Inspiration for colour schemes? Again? You’re right, we do already have quite a few posts on this topic already (see e.g. the Mopani worm or wildlife picture posts). Anyway, here I go again… (I just love it ! 🙂 )
A recent project exercise asked me to do the following: Take one of your favourite pieces of artwork and use its colour scheme to design a space of your choice. This exercise was actually more interesting than I assumed at first. Why? Because I did not only end up borrowing the colour scheme, but actually ended up trying to capture the emotional value of the painting as well in the room I “created”. This was an unintended consequence, but a nice surprise, and worth sharing.
Franz Marc (1880-1916) was a German expressionist painter. Together with other famous artists of his time – among them Wassily Kandinsky, August Macke, Lyonel Feininger, Paul Klee, Gabriele Muenster and others – he founded the loosely connected organisation of artists, the Blue Rider (der “Blaue Reiter”), with the goal to foster the acceptance of abstract art.
Most of Marc’s work revolved around animals, which he painted in highly vivid colors in a cubistic style. In doing so he followed his own colour philosophy, in which he tried to capture how he envisioned the animals would have perceived their surroundings and themselves.
“The Fox”, painted in 1913, is, probably one of his most famous works, and in my opinion also one of his most beautiful ones. The colour scheme is primarily complementary (red and green), but “embedded” in a series of neutral tones ranging from plain white, to shades of brown, to black. In “The Fox”, colour, motive and composition work together to project a protective and peaceful atmosphere: The fox seems to be hiding in the deepest and darkest parts of the thicket; the perfect place for him to safely come to rest after an eventful day out in the open.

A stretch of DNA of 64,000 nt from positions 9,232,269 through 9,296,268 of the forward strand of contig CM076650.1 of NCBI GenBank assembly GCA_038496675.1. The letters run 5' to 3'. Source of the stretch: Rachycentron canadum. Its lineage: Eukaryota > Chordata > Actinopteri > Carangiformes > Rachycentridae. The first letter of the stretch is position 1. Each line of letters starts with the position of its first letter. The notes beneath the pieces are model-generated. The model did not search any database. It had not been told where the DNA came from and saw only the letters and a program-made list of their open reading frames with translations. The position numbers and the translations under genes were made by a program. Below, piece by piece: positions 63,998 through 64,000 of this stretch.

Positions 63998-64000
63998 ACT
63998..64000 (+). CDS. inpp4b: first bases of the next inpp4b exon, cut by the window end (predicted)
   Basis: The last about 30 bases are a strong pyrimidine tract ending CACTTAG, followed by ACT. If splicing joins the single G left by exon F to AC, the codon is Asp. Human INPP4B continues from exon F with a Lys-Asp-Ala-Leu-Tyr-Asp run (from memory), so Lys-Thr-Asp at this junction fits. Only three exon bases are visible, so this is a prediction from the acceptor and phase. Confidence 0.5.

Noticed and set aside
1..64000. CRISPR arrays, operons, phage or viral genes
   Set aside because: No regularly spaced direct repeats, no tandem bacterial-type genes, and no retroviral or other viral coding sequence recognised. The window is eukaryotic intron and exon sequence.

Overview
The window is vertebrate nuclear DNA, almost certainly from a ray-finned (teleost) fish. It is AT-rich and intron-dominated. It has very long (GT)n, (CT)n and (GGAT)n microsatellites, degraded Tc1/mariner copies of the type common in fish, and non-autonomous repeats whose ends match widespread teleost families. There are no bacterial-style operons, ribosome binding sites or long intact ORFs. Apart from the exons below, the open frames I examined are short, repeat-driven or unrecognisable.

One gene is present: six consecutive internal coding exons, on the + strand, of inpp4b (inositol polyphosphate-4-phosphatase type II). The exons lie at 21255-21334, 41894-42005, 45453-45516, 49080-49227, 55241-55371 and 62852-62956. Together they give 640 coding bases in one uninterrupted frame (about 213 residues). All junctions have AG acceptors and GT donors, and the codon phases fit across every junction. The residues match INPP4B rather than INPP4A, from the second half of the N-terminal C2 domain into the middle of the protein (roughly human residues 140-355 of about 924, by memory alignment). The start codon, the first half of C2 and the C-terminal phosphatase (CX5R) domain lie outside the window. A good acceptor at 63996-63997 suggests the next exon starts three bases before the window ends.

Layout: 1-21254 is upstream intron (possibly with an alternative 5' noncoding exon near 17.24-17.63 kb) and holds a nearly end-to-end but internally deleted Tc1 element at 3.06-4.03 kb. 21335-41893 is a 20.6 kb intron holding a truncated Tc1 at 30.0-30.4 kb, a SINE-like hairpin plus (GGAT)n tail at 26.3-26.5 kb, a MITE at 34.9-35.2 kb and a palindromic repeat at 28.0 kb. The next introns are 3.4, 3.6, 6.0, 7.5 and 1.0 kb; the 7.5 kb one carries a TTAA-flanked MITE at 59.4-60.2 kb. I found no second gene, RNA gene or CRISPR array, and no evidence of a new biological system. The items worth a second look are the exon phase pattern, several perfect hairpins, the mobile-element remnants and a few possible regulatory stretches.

In using Marc’s painting as a reference for the design of a living room, I not only tried to borrow the colour scheme, but also wanted to recreate the overall vibes of the painting. As star designer John Saladino would put it, I intended to “create an environment of an alternate reality with compelling emotional force …”
My “Fox” inspired interior
I used a combination of dark wood for the flooring, dark natural (stacked) stone for the wall covering (! accent wall), and cowhides in a lighter tone (cognac) to “create” an inviting and accommodating backdrop – the equivalent of the forest’s protecting undergrowth, if you will.
I then added the main colour – Marc’s beautiful warm “fox red”, by including two larger pieces of bright red furniture: a sofa and a swivel chair. They are without doubt the focal points of the room – just the same as the fox is in Marc’s painting. As the use of red can easily overpower, however, I was careful not to overuse it. For this reason I completed the furniture selection with a number of black elements to add contrast and help relieve the eye. Among other things, I added a black egg chair, a Noguchi table with a black base, Tom Dixon Beats lamps and a suspended fireplace finished in black metal.
Initially, I planned to include a dark green chair (instead of a black one) to account for Marc’s use of “green”. I quickly backtracked, however, when I realised that it ruined the peacefulness of the space: believe it or not, there was out of a sudden “too much going on” as the green of the chair competed with the red of the other seating furniture. Since the red needed to be balanced, however, I opted for smaller pops of green colour instead – which was easy to do with the help of pillow cases and other selected accessories. If you look back at Marc’s painting, you will notice that he actually does the same: green is used only sparingly there – and this despite the fact that the whole scene is set in the depth of a deep forest!
The orange in Marc’s painting is represented in my colour scheme in the same form as the green – very subtly in pillow cases and art; again to avoid any competition with the red sofa and chair. A number of white highlights (floor lamp, the side of the cowhides, a pillow case) break up the darker colours without disturbing the overall atmosphere and colour scheme.
Finally, apart from making use of Marc’s colour scheme, I also tried to reflect his cubistic painting style in the selection of the furniture of the place. The floor lamp’s “origami” shape, the triangular metal lattice work of the stool, and the triangular shape of the Noguchi table are subtle nods to Marc’s signature use of triangular shapes.
You may want to try this for yourself … instead of buying art after you have designed and furnished your room, turn the process on its head and let yourself be inspired by a piece of art you truly love. You don’t have to own it (though I wished I did!), but regardless, you may be able to capture its beauty and emotional power and in the end succeed in making it your own.